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Good Hamlet cast thy nightly colour off,Good Hamlet, cast thy nighted colour off,Ham I.ii.68
And let thine eye looke like a Friend on Denmarke.And let thine eye look like a friend on Denmark.Ham I.ii.69
Do not for euer with thy veyled lidsDo not for ever with thy vailed lidsHam I.ii.70
Seeke for thy Noble Father in the dust;Seek for thy noble father in the dust.Ham I.ii.71
Thou know'st 'tis common, all that liues must dye,Thou knowest 'tis common. All that lives must die,Ham I.ii.72
Passing through Nature, to Eternity.Passing through nature to eternity.Ham I.ii.73
If it be;If it be,Ham I.ii.74.2
Why seemes it so particular with thee.Why seems it so particular with thee?Ham I.ii.75
Let not thy Mother lose her Prayers Hamlet:Let not thy mother lose her prayers, Hamlet.Ham I.ii.118
I prythee stay with vs, go not to Wittenberg.I pray thee stay with us. Go not to Wittenberg.Ham I.ii.119
Good Gentlemen, he hath much talk'd of you,Good gentlemen, he hath much talked of you,Ham II.ii.19
And sure I am, two men there are not liuing,And sure I am two men there is not livingHam II.ii.20
To whom he more adheres. If it will please youTo whom he more adheres. If it will please youHam II.ii.21
To shew vs so much Gentrie, and good will,To show us so much gentry and good willHam II.ii.22
As to expend your time with vs a-while,As to expend your time with us awhileHam II.ii.23
For the supply and profit of our Hope,For the supply and profit of our hope,Ham II.ii.24
Your Visitation shall receiue such thankesYour visitation shall receive such thanksHam II.ii.25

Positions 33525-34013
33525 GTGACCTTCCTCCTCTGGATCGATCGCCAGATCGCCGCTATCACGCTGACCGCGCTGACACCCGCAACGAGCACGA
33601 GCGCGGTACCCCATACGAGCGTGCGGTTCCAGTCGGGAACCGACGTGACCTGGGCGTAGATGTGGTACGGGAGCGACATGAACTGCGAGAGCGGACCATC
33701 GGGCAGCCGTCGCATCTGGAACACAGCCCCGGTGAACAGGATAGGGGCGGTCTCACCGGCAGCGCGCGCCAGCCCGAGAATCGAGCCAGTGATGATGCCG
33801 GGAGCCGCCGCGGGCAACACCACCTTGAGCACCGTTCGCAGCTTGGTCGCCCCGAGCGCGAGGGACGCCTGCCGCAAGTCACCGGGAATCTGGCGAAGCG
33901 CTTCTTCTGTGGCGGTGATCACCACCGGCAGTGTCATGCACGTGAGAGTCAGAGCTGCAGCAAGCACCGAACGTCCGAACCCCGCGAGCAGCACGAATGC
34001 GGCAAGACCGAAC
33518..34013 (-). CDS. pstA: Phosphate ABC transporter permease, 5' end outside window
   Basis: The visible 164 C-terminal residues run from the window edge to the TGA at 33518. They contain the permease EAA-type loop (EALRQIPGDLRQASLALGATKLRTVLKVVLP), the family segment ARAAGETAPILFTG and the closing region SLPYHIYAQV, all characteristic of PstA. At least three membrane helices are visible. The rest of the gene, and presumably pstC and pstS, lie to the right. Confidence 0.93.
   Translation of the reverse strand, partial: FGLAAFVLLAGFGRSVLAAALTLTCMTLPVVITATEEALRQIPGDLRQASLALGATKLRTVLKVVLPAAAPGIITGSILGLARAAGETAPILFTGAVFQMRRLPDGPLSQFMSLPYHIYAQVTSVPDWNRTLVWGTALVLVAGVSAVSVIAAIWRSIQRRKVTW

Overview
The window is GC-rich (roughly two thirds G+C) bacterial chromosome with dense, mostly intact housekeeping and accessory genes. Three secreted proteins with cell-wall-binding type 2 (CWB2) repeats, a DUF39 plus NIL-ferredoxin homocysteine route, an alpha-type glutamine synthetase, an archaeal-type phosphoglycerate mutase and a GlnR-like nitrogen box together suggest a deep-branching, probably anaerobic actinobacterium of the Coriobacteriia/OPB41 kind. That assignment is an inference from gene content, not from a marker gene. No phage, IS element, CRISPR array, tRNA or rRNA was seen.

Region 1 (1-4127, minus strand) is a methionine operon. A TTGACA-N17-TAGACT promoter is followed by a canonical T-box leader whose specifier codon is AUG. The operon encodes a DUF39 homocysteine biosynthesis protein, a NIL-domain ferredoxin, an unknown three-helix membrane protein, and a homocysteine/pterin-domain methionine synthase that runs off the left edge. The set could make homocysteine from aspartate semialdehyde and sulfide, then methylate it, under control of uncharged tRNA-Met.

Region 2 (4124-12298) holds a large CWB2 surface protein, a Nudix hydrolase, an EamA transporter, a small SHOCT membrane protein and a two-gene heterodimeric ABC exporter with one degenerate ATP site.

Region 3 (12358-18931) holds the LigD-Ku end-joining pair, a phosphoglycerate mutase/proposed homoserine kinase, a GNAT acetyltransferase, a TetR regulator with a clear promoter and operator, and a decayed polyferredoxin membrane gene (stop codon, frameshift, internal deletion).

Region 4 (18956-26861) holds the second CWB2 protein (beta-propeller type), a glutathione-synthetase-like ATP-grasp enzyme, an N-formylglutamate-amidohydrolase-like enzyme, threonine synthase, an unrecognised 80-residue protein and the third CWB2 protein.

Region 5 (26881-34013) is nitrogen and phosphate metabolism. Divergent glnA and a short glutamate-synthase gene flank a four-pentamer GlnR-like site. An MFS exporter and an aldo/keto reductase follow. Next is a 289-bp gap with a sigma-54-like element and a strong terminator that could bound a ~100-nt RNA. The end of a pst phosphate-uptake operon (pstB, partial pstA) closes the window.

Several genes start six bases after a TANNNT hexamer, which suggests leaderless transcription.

As fits a Kings remembrance.As fits a king's remembrance.Ham II.ii.26.1
Thankes Guildensterne and gentle Rosincrance.Thanks, Guildenstern and gentle Rosencrantz.Ham II.ii.34
And I beseech you instantly to visitAnd I beseech you instantly to visitHam II.ii.35
My too much changed Sonne. / Go some of ye,My too much changed son. – Go, some of you,Ham II.ii.36
And bring the Gentlemen where Hamlet is.And bring these gentlemen where Hamlet is.Ham II.ii.37
Amen.Ay, amen!Ham II.ii.39
I doubt it is no other, but the maine,I doubt it is no other but the main,Ham II.ii.56
His Fathers death, and our o're-hasty Marriage.His father's death and our o'erhasty marriage.Ham II.ii.57
More matter, with lesse Art.More matter, with less art.Ham II.ii.95.2
Came this from Hamlet to her.Came this from Hamlet to her?Ham II.ii.113
It may be very likely.It may be, very like.Ham II.ii.152
So he ha's indeed.So he does indeed.Ham II.ii.161.2
But looke where sadly the poore wretch / Comes reading.But look where sadly the poor wretch comes reading.Ham II.ii.168
Did he receiue you well?Did he receive you well?Ham III.i.10.2
Did you assay himDid you assay himHam III.i.14.2
to any pastime?To any pastime?Ham III.i.15
I shall obey you,I shall obey you. – Ham III.i.37.2
And for your part Ophelia, I do wishAnd for your part, Ophelia, I do wishHam III.i.38
That your good Beauties be the happy causeThat your good beauties be the happy causeHam III.i.39
Of Hamlets wildenesse: so shall I hope your VertuesOf Hamlet's wildness. So shall I hope your virtuesHam III.i.40
Will bring him to his wonted way againe,Will bring him to his wonted way again,Ham III.i.41
To both your Honors.To both your honours.Ham III.i.42.1